Beth and her friends have no real need to diet, and it seems other issues in their lives are behind their desire to lose weight. Melanie and Jenny fall off the diet wagon real quick, but Rachel's home life is complicated by the fact that her divorced mother acts more like a teenager than she does, wearing skimpy outfits and bringing various men home all the time. While readers get to know a little about Rachel and practically nothing about Melanie and Jenny, Beth is the focus of the story. And Beth's eating problems appear connected to her father's decision to have an affair and leave Beth, her young brother, and her mother behind. The only thing that's certain in Beth's life is that she's falling for the boy across the street, Jeremy, who has been a close friend since they were children. But her problems with food and her excessive dieting threaten their budding romance.
She was ruining a beautiful night, one he had planned just for her. Why couldn't she just let her diet go for tonight? And why did it not quite feel like a diet anymore, but more of an obsession? It was true, she had never officially been on a diet, but her mom had done Weight Watchers, and her aunt was always on some sort of diet. They would be the first ones to put their diets on hold if there was a special occasion, or if they went out to dinner. The diet didn't control them.Dancing With Ana is a quick read -- only 170 pages -- but it really makes you think about the challenges of being a teenager in a society where so much emphasis is placed on being thin. The media focuses on celebrities with perfect bodies (not mentioning that they are airbrushed to within an inch of their existence), and there are so many commercials and programs focused on weight loss. I've struggled with weight issues all my life; I even tried to do the little-to-no-food-and-tons-of-exercise diet back in high school and lasted three days. I was weak, tired, and (it goes without saying) hungry. I've felt guilty after eating, and I've turned to food when I was stressed, upset, or even bored. It's a constant struggle, but it's about learning to be comfortable with who you are and not viewing food as a crutch.
She was definitely starting to feel controlled. Instantly, she straightened. If there was one thing Beth loved, it was her independence and the light feeling she usually carried with her that resulted from knowing who she was and what she wanted out of life. She didn't like the fact that food was somehow starting to hinder that part of her spirit. (page 54)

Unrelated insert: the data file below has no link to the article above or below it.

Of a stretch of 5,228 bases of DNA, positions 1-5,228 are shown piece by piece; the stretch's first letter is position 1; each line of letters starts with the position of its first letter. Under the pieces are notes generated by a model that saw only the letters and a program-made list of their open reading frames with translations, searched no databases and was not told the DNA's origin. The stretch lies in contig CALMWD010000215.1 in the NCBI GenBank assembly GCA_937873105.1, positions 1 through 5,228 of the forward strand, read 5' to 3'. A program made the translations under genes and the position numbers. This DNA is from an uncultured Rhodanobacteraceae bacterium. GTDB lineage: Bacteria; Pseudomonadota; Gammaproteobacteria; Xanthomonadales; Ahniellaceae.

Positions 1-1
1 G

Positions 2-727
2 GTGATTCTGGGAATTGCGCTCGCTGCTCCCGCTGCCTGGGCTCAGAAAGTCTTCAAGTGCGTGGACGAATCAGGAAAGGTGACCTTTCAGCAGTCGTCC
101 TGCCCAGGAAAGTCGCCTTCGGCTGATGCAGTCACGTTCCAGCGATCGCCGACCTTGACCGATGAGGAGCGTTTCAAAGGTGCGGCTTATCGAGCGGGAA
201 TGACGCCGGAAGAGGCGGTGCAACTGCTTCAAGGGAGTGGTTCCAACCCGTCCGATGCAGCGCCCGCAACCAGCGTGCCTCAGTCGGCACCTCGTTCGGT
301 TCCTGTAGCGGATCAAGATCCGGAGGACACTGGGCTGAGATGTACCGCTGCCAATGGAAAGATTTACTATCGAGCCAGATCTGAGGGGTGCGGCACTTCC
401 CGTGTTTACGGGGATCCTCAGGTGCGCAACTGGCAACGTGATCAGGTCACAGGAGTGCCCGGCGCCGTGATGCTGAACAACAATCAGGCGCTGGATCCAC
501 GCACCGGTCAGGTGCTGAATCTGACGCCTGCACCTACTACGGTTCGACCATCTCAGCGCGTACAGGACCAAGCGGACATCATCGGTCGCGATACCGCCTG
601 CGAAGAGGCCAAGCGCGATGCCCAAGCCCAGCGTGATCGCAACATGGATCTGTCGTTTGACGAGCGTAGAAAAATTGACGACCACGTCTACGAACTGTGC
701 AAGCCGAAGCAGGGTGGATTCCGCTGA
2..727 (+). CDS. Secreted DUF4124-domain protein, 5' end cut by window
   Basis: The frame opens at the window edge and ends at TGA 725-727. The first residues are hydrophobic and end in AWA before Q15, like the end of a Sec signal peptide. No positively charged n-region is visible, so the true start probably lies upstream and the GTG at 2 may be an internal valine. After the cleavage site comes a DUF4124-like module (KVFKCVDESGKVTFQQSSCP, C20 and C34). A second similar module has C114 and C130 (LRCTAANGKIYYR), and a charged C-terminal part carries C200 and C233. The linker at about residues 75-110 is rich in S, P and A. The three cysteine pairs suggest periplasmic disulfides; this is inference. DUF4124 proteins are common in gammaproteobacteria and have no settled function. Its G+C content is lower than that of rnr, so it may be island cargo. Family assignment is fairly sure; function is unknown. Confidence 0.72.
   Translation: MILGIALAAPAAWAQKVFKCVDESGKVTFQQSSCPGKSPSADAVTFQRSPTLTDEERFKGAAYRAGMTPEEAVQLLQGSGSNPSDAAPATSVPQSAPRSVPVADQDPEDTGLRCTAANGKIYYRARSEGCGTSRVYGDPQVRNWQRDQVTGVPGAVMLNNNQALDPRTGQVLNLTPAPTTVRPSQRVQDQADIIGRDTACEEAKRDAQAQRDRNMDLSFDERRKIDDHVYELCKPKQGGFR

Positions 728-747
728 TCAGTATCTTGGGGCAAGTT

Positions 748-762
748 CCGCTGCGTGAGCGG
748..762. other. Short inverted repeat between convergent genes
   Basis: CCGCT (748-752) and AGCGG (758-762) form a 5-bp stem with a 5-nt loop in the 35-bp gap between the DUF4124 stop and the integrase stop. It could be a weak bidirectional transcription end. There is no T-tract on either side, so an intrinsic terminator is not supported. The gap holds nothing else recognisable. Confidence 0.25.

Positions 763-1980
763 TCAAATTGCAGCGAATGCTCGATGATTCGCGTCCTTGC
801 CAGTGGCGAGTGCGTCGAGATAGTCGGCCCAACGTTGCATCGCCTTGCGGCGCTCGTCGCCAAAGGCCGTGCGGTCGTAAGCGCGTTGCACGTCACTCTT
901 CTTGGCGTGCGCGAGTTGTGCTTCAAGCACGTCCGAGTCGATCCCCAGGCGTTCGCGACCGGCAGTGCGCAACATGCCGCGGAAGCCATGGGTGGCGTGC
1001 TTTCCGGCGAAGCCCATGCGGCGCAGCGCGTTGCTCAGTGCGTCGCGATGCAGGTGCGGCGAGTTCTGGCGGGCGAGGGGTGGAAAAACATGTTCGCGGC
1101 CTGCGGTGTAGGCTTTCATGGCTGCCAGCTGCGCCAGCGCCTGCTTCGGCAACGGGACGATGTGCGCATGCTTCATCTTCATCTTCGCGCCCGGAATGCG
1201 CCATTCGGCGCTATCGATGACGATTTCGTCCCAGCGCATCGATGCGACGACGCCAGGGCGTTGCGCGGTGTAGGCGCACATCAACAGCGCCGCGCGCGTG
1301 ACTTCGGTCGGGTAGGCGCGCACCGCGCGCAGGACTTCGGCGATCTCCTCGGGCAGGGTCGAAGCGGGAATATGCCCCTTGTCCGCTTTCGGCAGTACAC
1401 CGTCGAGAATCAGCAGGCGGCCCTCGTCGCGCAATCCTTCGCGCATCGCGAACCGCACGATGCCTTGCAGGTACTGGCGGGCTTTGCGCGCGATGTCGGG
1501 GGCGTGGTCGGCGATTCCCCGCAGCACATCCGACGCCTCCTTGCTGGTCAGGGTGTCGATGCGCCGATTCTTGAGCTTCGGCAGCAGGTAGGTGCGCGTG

A friend of mine in high school struggled with anorexia (she lasted way more than my three days without food), which began with a comment from her father that she was "chubby." She would go out to eat with her family to the local pizza place and order a small cup of sauce while her father and brother ate slice after slice. She would leave my house the minute my mother started cooking dinner, and she would jog at least five miles a day. She lost tons of weight that summer, and I've since lost touch with her, but I pray that she's recovered.
Dancing With Ana takes place over just a few weeks, making it seem a bit rushed and leaving me scratching my head about Beth going from a healthy weight to rib-cage-showing-thin in just a matter of days. Though the pacing seemed a bit off and the characters less developed than they could be, Dancing With Ana is an engaging book. I don't know whether teenagers today identify with Beth, Rachel, Jenny, or Melanie, but various parts of the book took me right back to high school. I really liked the way Barker wrote the romance between Beth and Jeremy, with the clumsiness and innocence of new love.
I also commend Barker for pushing the character of Ana, or anorexia, to the forefront. This is a book that could be shared between a mother and daughter, generating a dialogue about healthy eating habits and maintaining a realistic and healthy body image. I plan on sharing it with my daughter when she's old enough, but in the meantime, I've already made it a point to tell her she's beautiful no matter how much she weighs and how weight shouldn't be foremost on her mind as long as she's healthy. I'm trying to have these conversations with her while she still values my opinion, and books like Dancing With Ana could prove useful.
Disclosure: I received a free copy of Dancing With Ana from the author for review purposes.